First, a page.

WHO, ILO Push for Policies to Address Mental Health Issues at Work
The World Health Organization and the International Labor Organization are jointly calling on employers and governments to address mental health concerns in the working population. Noting that depression and anxiety account for an estimated 12 billion workdays lost each year, the two organizations recommend that employers incorporate the mitigation of psychosocial risks as an essential element of their occupational health and safety management system.
This recommendation appears in a “policy brief” that offers examples of interventions that organizations can use to address several potential psychosocial risks. For example, in organizations where jobs lack variety or where workers feel their skills are underused, employers can rotate tasks among workers or adopt participatory approaches to job design. For jobs that involve long, inflexible hours or shift work, employers can implement flexible working arrangements, planned breaks, and participatory approaches to scheduling. Other psychosocial risks addressed in the document include unsafe equipment, a discriminatory or abusive culture, social or physical isolation, harassment, job insecurity, and a punitive approach to sickness or absences.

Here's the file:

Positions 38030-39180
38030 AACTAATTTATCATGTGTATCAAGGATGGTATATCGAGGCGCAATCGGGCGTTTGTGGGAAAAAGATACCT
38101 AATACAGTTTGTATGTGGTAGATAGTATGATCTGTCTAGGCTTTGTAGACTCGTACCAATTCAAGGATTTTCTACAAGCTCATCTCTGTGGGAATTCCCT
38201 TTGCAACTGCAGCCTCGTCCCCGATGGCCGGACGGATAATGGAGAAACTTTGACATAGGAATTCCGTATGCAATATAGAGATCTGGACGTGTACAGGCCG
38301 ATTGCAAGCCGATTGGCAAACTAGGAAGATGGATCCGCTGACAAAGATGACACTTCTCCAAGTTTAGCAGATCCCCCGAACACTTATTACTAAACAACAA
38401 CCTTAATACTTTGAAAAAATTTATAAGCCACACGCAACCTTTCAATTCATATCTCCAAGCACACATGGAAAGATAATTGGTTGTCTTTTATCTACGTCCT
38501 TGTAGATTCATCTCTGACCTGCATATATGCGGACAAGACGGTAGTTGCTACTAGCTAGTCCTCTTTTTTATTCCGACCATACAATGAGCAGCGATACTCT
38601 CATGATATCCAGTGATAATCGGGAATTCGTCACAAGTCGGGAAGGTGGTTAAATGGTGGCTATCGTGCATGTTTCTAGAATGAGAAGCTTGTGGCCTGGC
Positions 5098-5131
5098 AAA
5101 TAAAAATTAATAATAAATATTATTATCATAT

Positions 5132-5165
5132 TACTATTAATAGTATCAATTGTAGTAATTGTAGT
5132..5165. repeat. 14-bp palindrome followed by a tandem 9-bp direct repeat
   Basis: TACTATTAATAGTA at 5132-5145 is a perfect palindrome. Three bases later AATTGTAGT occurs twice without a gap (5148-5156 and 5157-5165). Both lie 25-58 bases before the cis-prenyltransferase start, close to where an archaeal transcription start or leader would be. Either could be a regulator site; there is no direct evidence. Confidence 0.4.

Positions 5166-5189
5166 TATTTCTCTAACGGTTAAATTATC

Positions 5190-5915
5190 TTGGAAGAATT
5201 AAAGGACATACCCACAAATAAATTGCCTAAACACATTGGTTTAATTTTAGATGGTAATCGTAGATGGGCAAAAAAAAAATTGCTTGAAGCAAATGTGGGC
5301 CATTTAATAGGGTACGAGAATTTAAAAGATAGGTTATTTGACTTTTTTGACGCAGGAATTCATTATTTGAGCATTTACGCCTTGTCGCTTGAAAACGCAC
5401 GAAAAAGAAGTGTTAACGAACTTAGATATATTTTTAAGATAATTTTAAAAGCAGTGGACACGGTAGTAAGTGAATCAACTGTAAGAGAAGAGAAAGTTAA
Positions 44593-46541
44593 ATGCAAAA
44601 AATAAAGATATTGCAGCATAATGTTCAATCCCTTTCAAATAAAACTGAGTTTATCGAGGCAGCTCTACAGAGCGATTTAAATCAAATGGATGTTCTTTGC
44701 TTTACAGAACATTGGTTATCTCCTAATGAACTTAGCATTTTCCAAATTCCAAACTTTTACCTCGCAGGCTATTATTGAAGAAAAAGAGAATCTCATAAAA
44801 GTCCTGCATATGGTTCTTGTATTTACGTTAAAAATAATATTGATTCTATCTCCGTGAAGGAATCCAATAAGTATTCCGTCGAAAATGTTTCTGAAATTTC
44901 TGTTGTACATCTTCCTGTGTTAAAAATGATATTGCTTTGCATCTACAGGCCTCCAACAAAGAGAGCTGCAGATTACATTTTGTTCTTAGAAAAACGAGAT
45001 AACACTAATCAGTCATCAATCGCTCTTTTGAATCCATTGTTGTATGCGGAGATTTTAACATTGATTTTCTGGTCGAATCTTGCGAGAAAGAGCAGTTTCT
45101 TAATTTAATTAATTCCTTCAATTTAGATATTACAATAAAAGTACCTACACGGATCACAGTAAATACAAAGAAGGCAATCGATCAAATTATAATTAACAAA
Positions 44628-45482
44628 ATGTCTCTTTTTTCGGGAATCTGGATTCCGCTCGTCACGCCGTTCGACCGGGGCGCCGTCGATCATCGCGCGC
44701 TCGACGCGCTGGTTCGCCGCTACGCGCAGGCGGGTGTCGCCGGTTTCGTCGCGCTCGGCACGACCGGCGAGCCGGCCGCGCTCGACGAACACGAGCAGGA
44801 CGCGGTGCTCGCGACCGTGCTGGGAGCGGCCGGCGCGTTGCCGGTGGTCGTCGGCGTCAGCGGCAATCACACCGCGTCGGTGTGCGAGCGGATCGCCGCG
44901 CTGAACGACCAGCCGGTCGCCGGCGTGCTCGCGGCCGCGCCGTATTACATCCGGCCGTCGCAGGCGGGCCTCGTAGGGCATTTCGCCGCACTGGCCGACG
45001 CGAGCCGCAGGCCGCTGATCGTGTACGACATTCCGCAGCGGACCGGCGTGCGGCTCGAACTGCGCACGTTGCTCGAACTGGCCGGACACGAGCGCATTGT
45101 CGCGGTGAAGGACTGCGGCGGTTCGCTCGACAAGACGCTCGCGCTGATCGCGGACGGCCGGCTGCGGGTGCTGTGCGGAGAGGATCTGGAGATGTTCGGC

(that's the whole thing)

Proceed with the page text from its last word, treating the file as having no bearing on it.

The document also recommends mental health training for both managers and workers, noting that building awareness of mental health is necessary to reduce stigma against people with mental health conditions. To support workers with mental health conditions, organizations give them flexible hours or extra time to complete tasks, or develop return-to-work programs and vocational support initiatives.
“Mental Health at Work: Policy Brief” can be downloaded as a PDF and is a companion document to the WHO publication “World Mental Health Report: Transforming Mental Health for All.” More information is available from the ILO website.
Related: Read “Mental Health in the Workplace: Tips for Supporting Workers’ Mental Well-Being” in the October 2021 Synergist.